Individual spatial behavior varied according to the season (distance from rocks, LME: F = 46.5, d.f. = 3, 17,454, P < 0.0001; distance from hiking trails, LME: F = 327.6, d.f. = 3, 17,454, P < 0.0001). Season and age class were found to affect the distance from refuge areas (LME: F = 52.6, d.f. = 6, 17,454, P < 0.0001) and from disturbance areas (LME: F = 38.2, d.f = 6, 17,454, P < 0.0001). Season and presence of young were crucial factors in use of space by females. Spatial behavior of females varied according to the season (distance from refuge areas LME: F = 128.1, d.f. = 3, 8,420, P < 0.0001; distance from hiking trails LME: F = 88.5, d.f. = 3, 8,420, P < 0.0001). Lactating females kept closer to refuge areas (54.2 ± 1.6 m) than did females without young (62.1 ± 1.4 m; LME: F = 33.6, d.f. = 1, 8,420, P < 0.0001) and their locations were farther away from hiking trails (372.3 ± 8.9 m) compared to the locations of females without young (334.9 ± 5.1 m; LME: F = 36.1, df = 1, 8,420, P < 0.0001; Fig. 5). The interaction between such variables as season and presence of young also was significant (distance from refuge areas LME: F = 7.7, d.f. = 3, 8,420, P < 0.0001; distance from trails LME: F = 48.3, d.f. = 3, 8,420, P < 0.0001). In spring, no difference was found between pregnant females and nonpregnant ones (independent sample Mest: t = 0.622, d.f = 118, P = 0.535).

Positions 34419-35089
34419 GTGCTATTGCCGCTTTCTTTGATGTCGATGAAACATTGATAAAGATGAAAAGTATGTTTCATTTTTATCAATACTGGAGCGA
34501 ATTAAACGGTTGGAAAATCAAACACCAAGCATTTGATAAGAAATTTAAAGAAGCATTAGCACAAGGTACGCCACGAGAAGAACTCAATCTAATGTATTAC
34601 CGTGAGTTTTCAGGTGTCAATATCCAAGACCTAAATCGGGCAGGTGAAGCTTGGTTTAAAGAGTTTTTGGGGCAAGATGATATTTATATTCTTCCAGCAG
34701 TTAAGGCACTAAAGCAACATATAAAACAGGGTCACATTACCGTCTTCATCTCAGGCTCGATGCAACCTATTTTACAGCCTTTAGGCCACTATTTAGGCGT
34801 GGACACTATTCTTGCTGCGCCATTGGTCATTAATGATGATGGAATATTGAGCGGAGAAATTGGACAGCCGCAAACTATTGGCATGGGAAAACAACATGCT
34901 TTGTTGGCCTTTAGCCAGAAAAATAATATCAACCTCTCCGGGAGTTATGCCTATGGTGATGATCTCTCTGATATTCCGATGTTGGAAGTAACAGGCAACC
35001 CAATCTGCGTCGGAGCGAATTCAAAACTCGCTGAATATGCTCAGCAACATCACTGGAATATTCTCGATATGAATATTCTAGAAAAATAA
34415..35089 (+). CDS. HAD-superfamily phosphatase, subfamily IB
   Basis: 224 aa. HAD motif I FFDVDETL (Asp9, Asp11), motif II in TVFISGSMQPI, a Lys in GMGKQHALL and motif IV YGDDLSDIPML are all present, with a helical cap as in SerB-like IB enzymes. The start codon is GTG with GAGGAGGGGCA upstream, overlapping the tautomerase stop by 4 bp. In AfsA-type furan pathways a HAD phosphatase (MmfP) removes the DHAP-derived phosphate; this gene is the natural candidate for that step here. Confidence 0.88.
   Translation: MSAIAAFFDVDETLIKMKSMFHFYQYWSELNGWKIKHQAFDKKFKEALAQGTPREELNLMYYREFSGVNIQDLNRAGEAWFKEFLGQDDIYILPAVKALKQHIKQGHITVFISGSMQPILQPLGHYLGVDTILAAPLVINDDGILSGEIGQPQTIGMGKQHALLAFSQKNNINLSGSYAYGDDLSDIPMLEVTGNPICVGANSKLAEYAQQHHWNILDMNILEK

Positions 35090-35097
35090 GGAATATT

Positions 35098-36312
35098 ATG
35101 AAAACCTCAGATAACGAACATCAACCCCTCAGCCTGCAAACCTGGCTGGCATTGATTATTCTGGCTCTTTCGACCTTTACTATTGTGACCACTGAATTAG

Fig. 5

Mean distance (with SE) from individual female alpine ibex (Capra ibex) with and without young to A) refuge areas and B) disturbance areas.

Differences between sexes were evident when data for individuals were examined as well: mean distances between locations and refuge areas for males and females were very different throughout the year (Fig. 6). We analyzed the data for November, December, and January (period of rut) and found significant differences in November (independent sample Mest: t = 4.489, d.f. = 162, P < 0.001) and January (independent sample t-test: t = 3.444, d.f. = 137, P = 0.001). Mean distance to disturbance areas did not differ between sexes in December and January, but a difference was evident in November (independent sample Mest: t = −2.606, d.f. = 162, P = 0.01).

Fig. 6

Monthly mean distance (with SE) from male (continuous line) and female (broken line) alpine ibex (Capra ibex) to A) refuge areas and B) disturbance areas.